3.) She's the rare actress who can do art house and pack the house. She was a virtual unknown when nominated in this category for 2005's "Junebug." She then proved her box office draw with the 2007 smash "Enchanted." This summer's "Night at the Museum" sequel, in which she plays Amelia Earhart, has the smell of another blockbuster. She'll then appear opposite Meryl Streep again in "Julie and Julia." Talent, beauty and box office –- how can Oscar voters not find themselves tempted?

4.) She de-glams for the role. True, it's not as dramatic as Charlize Theron in "Monster" or Nicole Kidman in "The Hours." But going from Princess Giselle to Sister James follows the example of many a beautiful actress who hid her looks for a juicy role, and later earned awards recognition.

5.) She's the girl next door. Tom O'Neil has often talked about the Oscar "huggability" factor –- how Academy members vote for the person they most want to hug. How could that not be in Adams in this category? She's incredibly likable, attractive to men without being threatening to women.

Again, I don't think that Adams is a slam dunk by any means. Cruz could still prevail, as could Viola Davis or Marisa Tomei. But if Adams does become the latest in a long-history of supporting actress surprises this month, you won't have to ask why.

Photo: Miramax


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The comments to this entry are closed.


There is always an upset and this one has the makings of it. I guess we'll find out.

she reminds me of a young version of Nichole Kitman

Too bad it went to Penelope Cruz. I enjoy Amy's movies much more than Penelope's. Oh yeah...we're on a first name basis :)

I cannot believe Kate Winslet in The Reader got any attention whatsoever. That was a horrible movie.

Number one is stupid. Did he forget that all those women lost to Kate Winslet, and Amy Adams wasn't even nominated.

Anyone but The Reader. I did not think it was that great of a movie.

There are a billion reasons for and against every nominee. Tariq forgets that Penelope Cruz is a former Lead Actress nominee, something none of her peers (even returning Supporting Actress nominee Amy Adams) can attest to. When it comes to name recognition and being a veteran who has paid her dues and is overdue, no one else can touch Cruz. They'll think Adams can win another year for a meatier role.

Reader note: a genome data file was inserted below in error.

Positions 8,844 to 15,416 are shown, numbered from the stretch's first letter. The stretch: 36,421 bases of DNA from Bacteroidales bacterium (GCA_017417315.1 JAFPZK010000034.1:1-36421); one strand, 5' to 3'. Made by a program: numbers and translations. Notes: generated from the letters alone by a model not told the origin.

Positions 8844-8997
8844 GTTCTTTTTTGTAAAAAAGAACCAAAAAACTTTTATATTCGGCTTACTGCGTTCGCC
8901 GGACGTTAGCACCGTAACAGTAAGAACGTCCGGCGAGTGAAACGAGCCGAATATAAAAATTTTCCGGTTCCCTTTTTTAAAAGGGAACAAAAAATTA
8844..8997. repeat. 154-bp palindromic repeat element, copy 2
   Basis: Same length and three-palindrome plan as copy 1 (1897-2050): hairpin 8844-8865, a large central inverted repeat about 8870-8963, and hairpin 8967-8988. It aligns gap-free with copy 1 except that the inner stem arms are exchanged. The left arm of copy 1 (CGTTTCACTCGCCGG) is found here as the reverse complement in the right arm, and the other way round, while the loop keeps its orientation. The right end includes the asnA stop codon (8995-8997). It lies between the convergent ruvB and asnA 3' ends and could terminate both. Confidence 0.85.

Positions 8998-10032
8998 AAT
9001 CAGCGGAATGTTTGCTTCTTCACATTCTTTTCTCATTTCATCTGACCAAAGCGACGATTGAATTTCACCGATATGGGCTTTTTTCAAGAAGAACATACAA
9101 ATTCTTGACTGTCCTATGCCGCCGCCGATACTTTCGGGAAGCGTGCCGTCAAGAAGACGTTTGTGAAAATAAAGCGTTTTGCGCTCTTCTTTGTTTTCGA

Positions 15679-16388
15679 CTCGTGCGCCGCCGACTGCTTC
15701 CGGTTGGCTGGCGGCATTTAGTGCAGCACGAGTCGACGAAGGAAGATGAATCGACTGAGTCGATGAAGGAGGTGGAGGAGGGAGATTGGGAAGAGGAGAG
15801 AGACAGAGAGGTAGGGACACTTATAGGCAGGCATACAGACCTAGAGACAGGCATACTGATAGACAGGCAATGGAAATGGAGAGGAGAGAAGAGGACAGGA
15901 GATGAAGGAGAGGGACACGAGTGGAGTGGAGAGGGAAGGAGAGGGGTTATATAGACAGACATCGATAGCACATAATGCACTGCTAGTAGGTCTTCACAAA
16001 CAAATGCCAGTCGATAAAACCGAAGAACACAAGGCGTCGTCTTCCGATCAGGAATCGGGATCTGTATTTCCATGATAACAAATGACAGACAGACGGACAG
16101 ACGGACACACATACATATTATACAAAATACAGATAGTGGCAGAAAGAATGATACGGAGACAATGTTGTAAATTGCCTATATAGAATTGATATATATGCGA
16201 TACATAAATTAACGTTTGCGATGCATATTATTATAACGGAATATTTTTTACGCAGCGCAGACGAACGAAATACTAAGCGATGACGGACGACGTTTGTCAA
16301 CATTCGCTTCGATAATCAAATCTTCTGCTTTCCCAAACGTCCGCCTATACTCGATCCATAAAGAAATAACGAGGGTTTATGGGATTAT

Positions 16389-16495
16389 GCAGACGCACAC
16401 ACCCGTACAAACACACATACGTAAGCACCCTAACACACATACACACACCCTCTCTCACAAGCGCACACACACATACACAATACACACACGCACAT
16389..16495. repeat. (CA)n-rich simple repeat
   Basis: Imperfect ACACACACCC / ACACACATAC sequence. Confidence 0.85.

Adams was great, better than Davis imo. But just the fact that you'll have a bunch of people voting for Cruz and then a bunch of Doubt fans goes to show the Doubt actresses will probably cancel each other out - the one who is more commercial, a previous nominee, and in the film longer up against the one who is simply more compelling and has been more widely recognized this season.

Then you have Tomei and Henson. I don't think voters loved The Wrestler that much. Rourke will be very lucky if he pulls off a win in the lead category, even though he totally deserves it, more than Penn. Rourke and Tomei aren't both going to win (shades of Dreamgirls - they didn't both win when the film wasn't Best Pic-nominated). And Tomei isn't going to win without the powerhouse Rourke winning. She wasn't even nominated by SAG (important!) and has already won once for a slight performance.

Henson could be a true upset, in that, like Tilda Swinton in Michael Clayton last year, she is in a popular Best Picture nominee without so many opportunities for wins, ironic considering its 13 nominations.

Henson is less a veteran than Swinton, though, and more a breakthrough. It's totally possible, but given the simplicity of the performance and her newcomer, 'lucky to be nominated status,' even Adams should have a better shot than her.

Cruz wins even though Woody wasn't nominated. Why? The Original Screenplay category is very weird this year - only 1 WGA nominee made it to the Oscars. The writers vote on the nominees, but everyone in the Academy has seen her movie and remembered her well.

And not winning either a GG or SAG - it's completely bogus when you factor the Kate Winslet category fraud into the equation. None of Cruz's rivals have won either of those awards either!